Not everything has to be project financing for renewables. Sustainability-linked finance speaks to companies across sectors that’s getting educated about the issue, where management is having its first conversations with the board about setting goals. Get 1k companies talking about cutting emissions and the impact is just as good as a big solar transaction.

ENTERPRISE: Let’s unpack adaptation finance for a moment.

JVD: I’m really passionate about this segment. The push by the governments of Egypt, the UAE and Saudi Arabia have driven a lot of activity in finance for renewables. We’re seeing strong emerging demand for sustainability-linked finance. And as a part of the world that’s dominant in the oil and gas industry, we’re seeing a lot of emphasis on transition financing.

But I hope we see more on the adaptation front. Water and drought are going to be huge topics across Africa and the Middle East. We’ve worked on adaptation finance worth about USD 1.35 bn with a big emphasis on water projects in Egypt, Bahrain, Qatar and the UAE, where we’re supporting contractors building those facilities. It’s going to be a fast-growing segment in the years to come.

E: Is appetite for climate finance growing among businesses and investors?

JVD: Investor appetite is very strong. We had demand for well over USD 4 bn on Noga Holding, for example — for more than twice what we were offering. And we’re seeing growing awareness among our corporate clients.

Two things are driving appetite among corporations. First, many of our clients are very large, so they have, in some cases, foreign investors as well as local sophisticated investors who are helping drive the conversation. Management teams are responding to that interest and increasingly addressing sustainability goals at the board level. And secondly, we see a lot of progress on the regulatory front, whether that’s in the GCC or in Africa. Government regulation is driving demand for the awareness, goal setting and the resultant financing demand. I’m confident enough in the expansion of demand that we’re growing the team on the ground.

Banks have a fundamental role to play in creating demand for sustainability financing. We’ve got the connectivity to clients, we understand their businesses and strategies, we can help educate them, help them think through their goals and codify them. Just as we help them think about how to grow their business and optimize their capital structures, optimizing operations, we can discuss their ESG goals. Relationship managers need to do more than have conversations about commercial and investment banking products — they need to talk about climate and ESG and embed this in the dialogue.

E: What products do you see in other markets that are still not here in MENA?

JVD: An active carbon trading market, for sure. You saw the EGX announce a voluntary carbon market at COP27, and that’s a great step in the right direction. I think we’re looking for something that’s not necessarily siloed by country, but that’s collective and coordinated among several large countries.

E: What do we need to see for carbon trading to become mainstream?

JVD: It goes back to what I was saying earlier about regulation. Having multiple exchanges interested — in KSA, the UAE, Egypt — is important, but the big thing is rules and regulations about how the credits work. And this is critical — to get to net zero, we need to see robust markets for carbon credits. And remember: A lot of the talk about carbon credits centers on the buyers, but it’s also about who is selling; proceeds from the sale can become a form of climate finance in itself.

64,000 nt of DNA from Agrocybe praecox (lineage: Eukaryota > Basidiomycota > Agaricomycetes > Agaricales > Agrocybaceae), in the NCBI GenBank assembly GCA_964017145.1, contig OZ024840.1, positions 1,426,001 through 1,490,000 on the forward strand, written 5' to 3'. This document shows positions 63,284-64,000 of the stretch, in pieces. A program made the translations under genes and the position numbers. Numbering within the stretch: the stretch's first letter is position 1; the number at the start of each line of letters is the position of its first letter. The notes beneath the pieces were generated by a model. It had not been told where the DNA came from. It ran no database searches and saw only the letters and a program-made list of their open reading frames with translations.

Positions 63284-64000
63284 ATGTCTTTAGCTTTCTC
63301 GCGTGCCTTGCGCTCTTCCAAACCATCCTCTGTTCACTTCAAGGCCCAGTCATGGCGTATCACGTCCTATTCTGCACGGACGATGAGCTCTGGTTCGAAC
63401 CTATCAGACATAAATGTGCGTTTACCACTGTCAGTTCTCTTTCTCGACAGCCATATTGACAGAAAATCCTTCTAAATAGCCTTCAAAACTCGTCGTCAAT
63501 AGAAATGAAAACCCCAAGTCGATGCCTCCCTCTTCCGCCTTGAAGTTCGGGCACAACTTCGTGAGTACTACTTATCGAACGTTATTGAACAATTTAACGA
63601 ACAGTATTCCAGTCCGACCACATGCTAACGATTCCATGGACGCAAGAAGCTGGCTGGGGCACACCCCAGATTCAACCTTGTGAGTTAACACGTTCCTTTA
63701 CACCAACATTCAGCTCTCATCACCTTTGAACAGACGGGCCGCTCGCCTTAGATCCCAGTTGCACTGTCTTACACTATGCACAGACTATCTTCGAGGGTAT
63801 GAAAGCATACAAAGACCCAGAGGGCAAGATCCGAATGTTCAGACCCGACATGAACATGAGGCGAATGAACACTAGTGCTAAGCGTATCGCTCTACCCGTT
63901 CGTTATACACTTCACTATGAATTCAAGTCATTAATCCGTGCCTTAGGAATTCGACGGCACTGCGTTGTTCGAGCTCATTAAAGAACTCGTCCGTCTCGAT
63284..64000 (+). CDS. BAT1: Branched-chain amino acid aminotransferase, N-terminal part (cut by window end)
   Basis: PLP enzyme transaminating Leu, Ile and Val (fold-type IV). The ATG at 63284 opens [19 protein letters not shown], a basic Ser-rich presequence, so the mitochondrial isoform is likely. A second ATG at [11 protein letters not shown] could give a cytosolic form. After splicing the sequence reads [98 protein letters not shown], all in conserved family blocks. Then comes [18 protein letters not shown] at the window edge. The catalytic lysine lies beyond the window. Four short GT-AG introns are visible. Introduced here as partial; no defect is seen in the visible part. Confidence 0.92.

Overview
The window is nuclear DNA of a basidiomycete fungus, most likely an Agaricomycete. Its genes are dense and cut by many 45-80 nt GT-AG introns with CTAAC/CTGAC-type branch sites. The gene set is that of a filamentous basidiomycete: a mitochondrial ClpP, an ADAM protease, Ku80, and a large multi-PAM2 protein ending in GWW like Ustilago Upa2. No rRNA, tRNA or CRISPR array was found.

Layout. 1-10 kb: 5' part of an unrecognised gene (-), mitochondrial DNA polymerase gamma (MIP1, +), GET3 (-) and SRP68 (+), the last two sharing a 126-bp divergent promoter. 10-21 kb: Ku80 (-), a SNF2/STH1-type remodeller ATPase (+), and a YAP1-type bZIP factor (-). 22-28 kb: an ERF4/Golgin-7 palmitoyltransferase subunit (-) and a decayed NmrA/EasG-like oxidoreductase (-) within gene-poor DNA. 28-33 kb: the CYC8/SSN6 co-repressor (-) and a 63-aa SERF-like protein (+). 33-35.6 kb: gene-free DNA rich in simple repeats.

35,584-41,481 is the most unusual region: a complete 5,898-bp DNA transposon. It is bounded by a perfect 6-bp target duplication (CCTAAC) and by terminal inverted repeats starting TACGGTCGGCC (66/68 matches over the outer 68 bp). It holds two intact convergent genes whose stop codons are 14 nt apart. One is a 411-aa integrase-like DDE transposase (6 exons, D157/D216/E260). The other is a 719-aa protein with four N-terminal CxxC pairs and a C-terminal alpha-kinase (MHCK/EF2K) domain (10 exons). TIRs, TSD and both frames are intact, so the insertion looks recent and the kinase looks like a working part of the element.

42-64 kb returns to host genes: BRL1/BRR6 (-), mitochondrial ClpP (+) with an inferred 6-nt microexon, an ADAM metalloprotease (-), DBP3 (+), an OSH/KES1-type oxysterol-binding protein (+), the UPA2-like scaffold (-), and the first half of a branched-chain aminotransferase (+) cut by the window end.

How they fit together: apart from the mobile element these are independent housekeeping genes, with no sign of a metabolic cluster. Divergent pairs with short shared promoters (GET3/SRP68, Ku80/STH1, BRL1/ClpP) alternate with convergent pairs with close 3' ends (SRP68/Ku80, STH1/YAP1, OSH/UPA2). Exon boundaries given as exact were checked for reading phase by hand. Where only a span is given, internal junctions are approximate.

E: What will make COP27 a success in your view?

JVD: If you think about COP26, it was the first year that we saw finance come to the fore as a major component of the dialogue. That was the first year people really asked, “How do we pay for it?” That has really matured at COP27 in Egypt, where we’ve seen some really good conversations on finance.

But what I really hope to see come out of COP27 and COP28 next year in the UAE are good conversations about rules and regulations for sustainable finance. The International Sustainability Standards Board will be key. Look at what IFRS did for capital flows: Capital flows better when there’s a level playing field, when everyone is speaking in the same terms about the same thing. It allows comparable analysis. The same thing can happen with climate finance when there are consistent rules and regulations in place — that will drive capital to the projects that need it.

Having common standards for disclosures and how you count everything that needs to be counted will also tamp down the discussion about greenwashing. How do we verify and validate all of these promises that are made? These measurements that are given?

E: So we’re looking at the audit and assurance firms?

JVD: Them and the consulting firms. They are going to play a fundamental role in validating and verifying all the KPIs that companies sign up for in their sustainable financing. There needs to be a credible third party that says a company did or didn’t meet its emission reduction target. This should be no different than anything else in the world that gets counted and verified.

Otherwise, I think the big thing to look for between COP27 and COP28 — it really is a two-year process — is the coming together of consistent reporting rules, dialogue on

carbon trading platforms and, in parallel, more discussion of adaptation finance.


Unemployment rate ticks up in 3Q 2022